For its seventh appearance in the WOOD 100, Jasper Seating’s Vice President of Operations Ron Beck credits the company’s new product development which accelerated a $10 million increase in sales. According to Beck, Jasper Seating developed an entire new line of hospitality furniture and also did custom furniture on a monthly basis. “We also continue to introduce new designs to our established brands and continue to gain market share in the commercial and institutional areas,” Beck says.
85. California Woodworking Inc.
‘05: $2,487,000 ‘06: $2,883,000
Sales ‘06: 15.92% Projected ‘07: 5%
Est.: 1990 Employees: 30
Custom, unfinished wood veneer cabinets and countertops, and reception desks
Vice President Luke Vickery says broadening the company’s manufacturing capabilities led to its great increase in 2006. “Our company is considered a ‘job shop.’ In a job shop, no two jobs are alike,” Vickery says. “We consistently notice that on just about every job there is some type of reception desk or curved fixture. There are a lot of shops that cannot produce such items or would rather bid on the standard products of the project. Since our shop is well rounded, clients would rather request our services.”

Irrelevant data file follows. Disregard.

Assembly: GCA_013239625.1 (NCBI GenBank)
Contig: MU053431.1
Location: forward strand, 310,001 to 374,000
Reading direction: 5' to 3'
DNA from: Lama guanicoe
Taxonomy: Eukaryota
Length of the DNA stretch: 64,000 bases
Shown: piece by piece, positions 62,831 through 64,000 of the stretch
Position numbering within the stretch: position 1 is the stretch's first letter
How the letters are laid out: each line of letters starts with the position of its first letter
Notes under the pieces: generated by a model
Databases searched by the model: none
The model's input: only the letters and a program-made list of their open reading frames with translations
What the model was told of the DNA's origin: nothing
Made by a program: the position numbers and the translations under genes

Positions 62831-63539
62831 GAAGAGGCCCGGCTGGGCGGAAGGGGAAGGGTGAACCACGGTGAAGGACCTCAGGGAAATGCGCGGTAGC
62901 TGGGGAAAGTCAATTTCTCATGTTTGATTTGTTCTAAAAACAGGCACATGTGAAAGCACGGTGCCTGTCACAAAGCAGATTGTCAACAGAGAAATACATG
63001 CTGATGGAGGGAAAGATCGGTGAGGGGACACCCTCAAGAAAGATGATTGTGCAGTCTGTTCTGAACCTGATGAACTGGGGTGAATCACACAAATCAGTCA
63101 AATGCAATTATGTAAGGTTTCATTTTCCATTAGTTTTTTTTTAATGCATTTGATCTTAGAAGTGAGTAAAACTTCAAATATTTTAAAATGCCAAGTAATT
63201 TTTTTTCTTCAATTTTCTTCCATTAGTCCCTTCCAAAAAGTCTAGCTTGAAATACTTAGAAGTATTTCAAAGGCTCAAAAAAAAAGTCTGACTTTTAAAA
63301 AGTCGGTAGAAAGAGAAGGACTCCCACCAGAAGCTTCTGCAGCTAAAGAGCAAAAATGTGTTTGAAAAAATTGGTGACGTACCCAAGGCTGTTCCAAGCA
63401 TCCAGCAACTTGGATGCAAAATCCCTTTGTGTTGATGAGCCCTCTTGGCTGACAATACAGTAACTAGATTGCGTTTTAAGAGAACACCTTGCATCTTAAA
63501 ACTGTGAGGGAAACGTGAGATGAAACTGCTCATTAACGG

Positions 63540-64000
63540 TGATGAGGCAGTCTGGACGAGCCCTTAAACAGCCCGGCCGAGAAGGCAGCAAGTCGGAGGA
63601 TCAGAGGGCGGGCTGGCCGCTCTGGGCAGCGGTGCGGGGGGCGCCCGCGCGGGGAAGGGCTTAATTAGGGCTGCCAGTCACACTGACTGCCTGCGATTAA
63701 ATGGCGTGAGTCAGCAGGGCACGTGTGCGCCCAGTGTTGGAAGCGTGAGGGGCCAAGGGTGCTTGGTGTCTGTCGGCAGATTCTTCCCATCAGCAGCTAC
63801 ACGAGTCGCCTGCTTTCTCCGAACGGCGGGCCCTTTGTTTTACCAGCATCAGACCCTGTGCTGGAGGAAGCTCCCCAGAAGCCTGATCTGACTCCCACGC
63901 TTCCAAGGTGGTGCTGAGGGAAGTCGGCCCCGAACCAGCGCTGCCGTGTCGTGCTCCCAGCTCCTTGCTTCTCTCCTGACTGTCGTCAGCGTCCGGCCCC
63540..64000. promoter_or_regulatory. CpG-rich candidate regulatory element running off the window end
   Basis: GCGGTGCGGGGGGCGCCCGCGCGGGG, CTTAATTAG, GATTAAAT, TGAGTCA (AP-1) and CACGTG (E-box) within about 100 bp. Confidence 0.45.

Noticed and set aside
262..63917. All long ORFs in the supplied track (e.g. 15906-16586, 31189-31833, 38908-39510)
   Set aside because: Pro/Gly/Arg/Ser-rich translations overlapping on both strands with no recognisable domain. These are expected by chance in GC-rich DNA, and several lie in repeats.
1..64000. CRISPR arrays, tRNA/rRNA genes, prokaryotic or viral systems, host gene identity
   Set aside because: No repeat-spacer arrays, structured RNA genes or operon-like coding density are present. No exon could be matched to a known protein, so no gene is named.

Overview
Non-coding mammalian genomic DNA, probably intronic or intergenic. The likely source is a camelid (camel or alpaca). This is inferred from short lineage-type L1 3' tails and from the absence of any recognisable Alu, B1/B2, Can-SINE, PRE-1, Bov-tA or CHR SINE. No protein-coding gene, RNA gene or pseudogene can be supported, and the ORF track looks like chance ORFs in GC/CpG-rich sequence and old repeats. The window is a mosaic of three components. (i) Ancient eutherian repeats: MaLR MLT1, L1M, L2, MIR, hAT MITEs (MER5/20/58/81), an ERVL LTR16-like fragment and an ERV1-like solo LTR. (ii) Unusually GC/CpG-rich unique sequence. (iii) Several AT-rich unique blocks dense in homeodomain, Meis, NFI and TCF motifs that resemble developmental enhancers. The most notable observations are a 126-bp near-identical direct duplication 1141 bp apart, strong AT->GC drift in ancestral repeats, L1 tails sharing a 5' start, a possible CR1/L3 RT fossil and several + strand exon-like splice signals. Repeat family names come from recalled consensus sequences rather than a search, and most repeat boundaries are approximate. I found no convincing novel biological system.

86. Closet Works
‘05: $9,794,000 ‘06: $11,320,000
Sales ‘06: 15.58% Projected ‘07: 12%
Est.: 1987 Employees: 94
Closet and home organization systems
This year marks Closet Works’ seventh appearance in the WOOD 100. Attributing to its success, President Michael Carson says the company focused on further enhancing employees’ skills and rewarding their dedication. Along with this, the company provided employees with new training and educational programs. For 2007, Carson says, Closet Works continues to work on differentiating its products from competitors’ offerings. Closet Works manufactures and installs closet systems made from laminate, wood veneer and high-end wood species.